105-107 Washington Street
John F. Jackson
The Downtown Community House was built in 1925-26 through a charitable donation given by financier William Hamlin Childs to the Bowling Green Neighborhood Association, a settlement house founded in 1915 to serve residents of Lower Manhattan. The Downtown Community House was intended to expand social services to a large multi- ethnic immigrant resident community. The Colonial Revival style brick building housed a worship space, nursery, recreation facilities, clinic, and residences. In a 1925 article about the building’s cornerstone- laying ceremony, The New York Times noted that ‘’Wall Street financiers rubbed elbows with Nordic, Slav and Levantine neighbors in colorful crowds which packed Washington Street.’’ By the 1940’s, the Downtown Community House was being used for storage and offices- presumably because of the mass displacement of its patrons due to the construction of the Brooklyn-Battery Tunnel. By the late 1960’s, the building was in use as a union hall. The Buddha reliefs within the second- floor window tympana date to the building’s later incarnation as a Buddhist temple.
103 Washington Street
Current facade 1929-30
Harvey F. Cassab
This former row house turned church embodies the community of immigrants that gave rise to Manhattan’s “Syrian Quarter” in the last two decades of the 19th century and into the early 20th, many of whom were Melkite Greek Catholics from the former Ottoman province of Syria (which included present-day Syria and Lebanon). The parish of St. George was formed in 1889 as America’s first Melkite congregation (Christians who recognized the Pope in Rome but maintained the Byzantine Rite). One of the first services was held in the basement of St. Peter’s Church on Barclay and Church streets, and in 1925 the congregation moved into the former row house at 103 Washington Street (which had been raised from three stories to five when it became a boarding house in 1869). Lebanese-American architect Harvey Cassab designed the striking white terra cotta neo-Gothic style façade completed in 1929. At its height the Syrian Quarter was home to numerous churches, factories, and small businesses that were part of an international network of trade, and several Arabic language newspapers. Landmarked in 2009, St. George’s remains an eloquent reminder of a time when Washington Street was the “Main Street” of Syrian America. St. George’s Syrian Melkite Church is a is a NYC Individual Landmark.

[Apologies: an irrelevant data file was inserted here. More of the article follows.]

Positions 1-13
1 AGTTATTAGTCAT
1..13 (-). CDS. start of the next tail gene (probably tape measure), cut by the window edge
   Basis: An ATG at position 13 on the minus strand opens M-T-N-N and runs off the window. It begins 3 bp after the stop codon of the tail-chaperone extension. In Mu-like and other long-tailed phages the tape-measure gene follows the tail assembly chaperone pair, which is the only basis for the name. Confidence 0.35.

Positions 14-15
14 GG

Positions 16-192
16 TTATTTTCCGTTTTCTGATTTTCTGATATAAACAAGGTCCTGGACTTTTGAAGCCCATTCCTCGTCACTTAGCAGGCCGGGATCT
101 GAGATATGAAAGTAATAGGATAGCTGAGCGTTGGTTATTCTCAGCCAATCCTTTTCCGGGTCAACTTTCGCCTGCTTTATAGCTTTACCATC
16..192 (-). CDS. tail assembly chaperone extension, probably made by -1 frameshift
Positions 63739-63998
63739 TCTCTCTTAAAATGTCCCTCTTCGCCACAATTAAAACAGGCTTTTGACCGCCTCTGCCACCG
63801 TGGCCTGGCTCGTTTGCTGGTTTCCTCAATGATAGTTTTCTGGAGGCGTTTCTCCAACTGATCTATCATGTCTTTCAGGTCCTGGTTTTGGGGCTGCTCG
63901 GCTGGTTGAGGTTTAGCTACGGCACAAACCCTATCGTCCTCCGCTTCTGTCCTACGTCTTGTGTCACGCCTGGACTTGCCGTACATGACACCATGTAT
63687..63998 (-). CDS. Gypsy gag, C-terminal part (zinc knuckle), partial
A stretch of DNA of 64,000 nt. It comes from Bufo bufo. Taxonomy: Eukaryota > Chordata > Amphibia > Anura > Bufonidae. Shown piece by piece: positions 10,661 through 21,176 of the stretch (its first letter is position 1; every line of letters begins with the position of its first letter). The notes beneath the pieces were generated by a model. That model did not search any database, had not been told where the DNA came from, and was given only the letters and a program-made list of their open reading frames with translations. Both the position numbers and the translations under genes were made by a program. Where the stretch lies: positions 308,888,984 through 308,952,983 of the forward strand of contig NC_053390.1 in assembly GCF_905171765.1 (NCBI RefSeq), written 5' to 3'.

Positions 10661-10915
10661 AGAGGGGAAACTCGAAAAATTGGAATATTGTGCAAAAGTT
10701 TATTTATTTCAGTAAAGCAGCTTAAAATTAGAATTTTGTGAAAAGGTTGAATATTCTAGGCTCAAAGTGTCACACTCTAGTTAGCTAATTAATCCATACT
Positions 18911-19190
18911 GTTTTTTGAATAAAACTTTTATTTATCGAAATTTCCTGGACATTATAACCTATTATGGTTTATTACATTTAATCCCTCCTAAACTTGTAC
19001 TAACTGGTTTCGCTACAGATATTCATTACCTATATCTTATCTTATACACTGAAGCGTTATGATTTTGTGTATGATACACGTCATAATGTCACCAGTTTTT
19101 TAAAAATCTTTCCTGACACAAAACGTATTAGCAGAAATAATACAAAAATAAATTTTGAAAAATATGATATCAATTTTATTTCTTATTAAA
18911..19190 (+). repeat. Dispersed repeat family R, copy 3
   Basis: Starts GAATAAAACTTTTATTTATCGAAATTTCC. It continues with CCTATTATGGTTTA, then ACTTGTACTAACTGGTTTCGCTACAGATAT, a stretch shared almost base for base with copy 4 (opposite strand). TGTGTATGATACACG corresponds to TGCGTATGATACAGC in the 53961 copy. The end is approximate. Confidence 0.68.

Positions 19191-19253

67 Greenwich Street
The Robert and Anne Dickey House was built in 1809-1810, making it one of only a handful of houses surviving from this period in Manhattan. The four-bay front facade features Flemish bond brickwork, flat and splayed keystone lintels, and a later door hood installed as part of an 1872 renovation by architect Detlef Lienau, when the building was in use as a tenement. The rear of the house retains the most striking feature of its Federal- period construction, which is the rounded bay facing Trinity Place. The Dickey House will serve as the entrance to the new school in the base of a tower rising directly next to and behind it. The Dickey Home is a NYC Individual Landmark.
94 Greenwich Street